Venous thromboembolism among Thai patients with lymphoma
Background: Data remains limited regarding venous thromboembolism (VTE) among Thai patients with lymphoma.
Aims: The study aimed to determine the prevalence, predictive factors, and clinical outcomes of VTE among Thai patients with lymphoma.
Methods: The study employed a nested case-control design from a cohort of 1,769 lymphoma patients treated at Ramathibodi Hospital.
Results: The prevalence of VTE was 5.1% (91 patients). Locations of VTE were deep vein thrombosis of the lower extremities (53.9%), pulmonary embolism (23.1%), splanchnic vein thrombosis (5.5%), jugular vein thrombosis (3.3%), cerebral venous thrombosis (1.1%), and VTE in > 2 sites (13.1%). Among 41 patients (45.1%), VTE occurred during treatment or up to 3 months after completing therapy whereas among 35 patients (38.4%) VTE was diagnosed before therapy. A control group of 455 patients was randomly selected from the database of lymphoma patients without VTE. Of patients with VTE vs. controls, 51.6 vs. 49.0%, respectively, were female (p = 0.64). The mean age was 57 vs. 61 years (p = 0.09), respectively. Types of lymphoma in the corresponding groups were B-cell non-Hodgkin lymphoma (NHL; 93. vs. 78.9%), T-cell NHL (5.5 vs. 11.7%), and Hodgkin disease (1.1 vs. 6.4%), respectively (p = 0.02). Using multivariate analysis, B-cell NHL type (odds ratio [OR] 4.4), bulky mass >10 cm (OR 2.2) and prechemotherapy platelet count > 350 x 109/L (OR 2.1) were independently predictive factors of VTE. The mortality rate in the study and control groups was 25.3 and 15.8%, respectively (p = 0.03).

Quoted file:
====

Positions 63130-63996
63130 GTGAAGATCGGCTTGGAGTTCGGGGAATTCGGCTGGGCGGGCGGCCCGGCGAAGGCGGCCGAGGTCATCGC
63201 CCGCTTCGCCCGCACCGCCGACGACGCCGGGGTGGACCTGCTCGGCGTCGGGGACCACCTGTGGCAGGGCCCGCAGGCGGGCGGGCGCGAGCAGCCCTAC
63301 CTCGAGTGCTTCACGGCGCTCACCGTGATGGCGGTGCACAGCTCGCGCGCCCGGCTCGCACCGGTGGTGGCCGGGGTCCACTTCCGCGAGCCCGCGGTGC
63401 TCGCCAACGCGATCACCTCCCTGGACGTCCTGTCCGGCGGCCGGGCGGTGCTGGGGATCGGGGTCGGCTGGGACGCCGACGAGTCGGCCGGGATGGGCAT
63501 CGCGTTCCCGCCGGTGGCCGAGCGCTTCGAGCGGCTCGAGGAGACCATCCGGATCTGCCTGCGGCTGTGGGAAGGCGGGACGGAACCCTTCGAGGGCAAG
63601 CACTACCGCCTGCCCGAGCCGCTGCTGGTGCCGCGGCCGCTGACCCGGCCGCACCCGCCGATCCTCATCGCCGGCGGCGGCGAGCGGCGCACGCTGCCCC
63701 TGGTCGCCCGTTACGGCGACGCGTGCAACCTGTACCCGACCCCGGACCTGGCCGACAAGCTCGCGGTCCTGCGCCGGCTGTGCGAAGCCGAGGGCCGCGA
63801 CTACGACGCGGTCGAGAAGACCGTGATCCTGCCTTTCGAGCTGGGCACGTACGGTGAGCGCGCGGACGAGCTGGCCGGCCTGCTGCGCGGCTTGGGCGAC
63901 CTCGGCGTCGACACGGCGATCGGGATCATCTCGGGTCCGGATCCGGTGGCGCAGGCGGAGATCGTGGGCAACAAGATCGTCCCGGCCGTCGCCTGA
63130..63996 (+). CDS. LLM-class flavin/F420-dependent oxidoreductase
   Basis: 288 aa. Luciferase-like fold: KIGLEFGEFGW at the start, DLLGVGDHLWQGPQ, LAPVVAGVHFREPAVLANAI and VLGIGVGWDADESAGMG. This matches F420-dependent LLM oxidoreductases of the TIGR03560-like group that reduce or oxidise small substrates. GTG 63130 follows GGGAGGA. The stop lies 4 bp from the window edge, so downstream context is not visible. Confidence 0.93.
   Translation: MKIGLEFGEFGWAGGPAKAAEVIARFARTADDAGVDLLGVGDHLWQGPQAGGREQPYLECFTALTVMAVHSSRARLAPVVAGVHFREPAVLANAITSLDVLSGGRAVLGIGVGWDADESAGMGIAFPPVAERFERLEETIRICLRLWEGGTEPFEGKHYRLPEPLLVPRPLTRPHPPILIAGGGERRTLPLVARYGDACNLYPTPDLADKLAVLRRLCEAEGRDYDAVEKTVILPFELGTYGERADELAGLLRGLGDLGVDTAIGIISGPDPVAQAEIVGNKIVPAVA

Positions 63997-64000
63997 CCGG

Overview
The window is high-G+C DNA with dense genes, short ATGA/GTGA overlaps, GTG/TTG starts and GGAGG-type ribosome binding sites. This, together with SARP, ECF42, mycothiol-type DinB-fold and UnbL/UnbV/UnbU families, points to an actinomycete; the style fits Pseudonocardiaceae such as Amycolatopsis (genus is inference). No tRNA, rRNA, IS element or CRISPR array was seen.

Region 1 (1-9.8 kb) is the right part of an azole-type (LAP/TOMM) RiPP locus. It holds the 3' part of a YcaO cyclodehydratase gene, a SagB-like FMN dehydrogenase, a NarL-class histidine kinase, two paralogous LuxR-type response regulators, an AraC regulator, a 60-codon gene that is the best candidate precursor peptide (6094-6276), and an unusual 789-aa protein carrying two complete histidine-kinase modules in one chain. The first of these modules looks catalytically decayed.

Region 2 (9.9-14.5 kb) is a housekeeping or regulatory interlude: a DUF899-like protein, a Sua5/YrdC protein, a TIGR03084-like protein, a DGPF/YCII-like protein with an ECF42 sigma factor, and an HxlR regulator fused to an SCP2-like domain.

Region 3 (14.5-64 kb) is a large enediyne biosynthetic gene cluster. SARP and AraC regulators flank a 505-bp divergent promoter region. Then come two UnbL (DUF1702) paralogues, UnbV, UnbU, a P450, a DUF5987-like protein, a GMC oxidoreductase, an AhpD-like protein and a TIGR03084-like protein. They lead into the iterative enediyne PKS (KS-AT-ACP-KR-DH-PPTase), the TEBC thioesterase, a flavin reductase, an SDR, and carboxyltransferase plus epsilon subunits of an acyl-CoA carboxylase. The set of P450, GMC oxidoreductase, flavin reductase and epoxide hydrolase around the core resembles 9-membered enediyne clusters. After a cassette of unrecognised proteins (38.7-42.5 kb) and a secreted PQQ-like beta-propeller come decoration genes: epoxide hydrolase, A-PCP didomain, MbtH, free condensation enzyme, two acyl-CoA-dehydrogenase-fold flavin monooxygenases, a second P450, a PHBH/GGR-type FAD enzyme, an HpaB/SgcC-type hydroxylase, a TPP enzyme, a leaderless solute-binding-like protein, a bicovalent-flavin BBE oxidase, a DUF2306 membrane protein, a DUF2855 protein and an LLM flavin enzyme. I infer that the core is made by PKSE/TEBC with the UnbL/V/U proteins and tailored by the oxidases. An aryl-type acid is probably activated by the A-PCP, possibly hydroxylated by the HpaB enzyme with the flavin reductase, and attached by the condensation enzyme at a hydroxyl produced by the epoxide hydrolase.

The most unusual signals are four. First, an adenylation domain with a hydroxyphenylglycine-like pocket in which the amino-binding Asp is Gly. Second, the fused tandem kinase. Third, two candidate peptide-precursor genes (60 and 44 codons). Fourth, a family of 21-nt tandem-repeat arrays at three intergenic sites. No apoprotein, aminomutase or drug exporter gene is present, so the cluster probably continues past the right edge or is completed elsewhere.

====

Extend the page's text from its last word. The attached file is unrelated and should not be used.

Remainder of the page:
Conclusion: Prevalence of VTE among Thai patients with lymphoma is not low. B-cell NHL type, bulky mass, and elevated prechemotherapy platelet count were predictive factors of VTE. Patients with VTE exhibited higher mortality.
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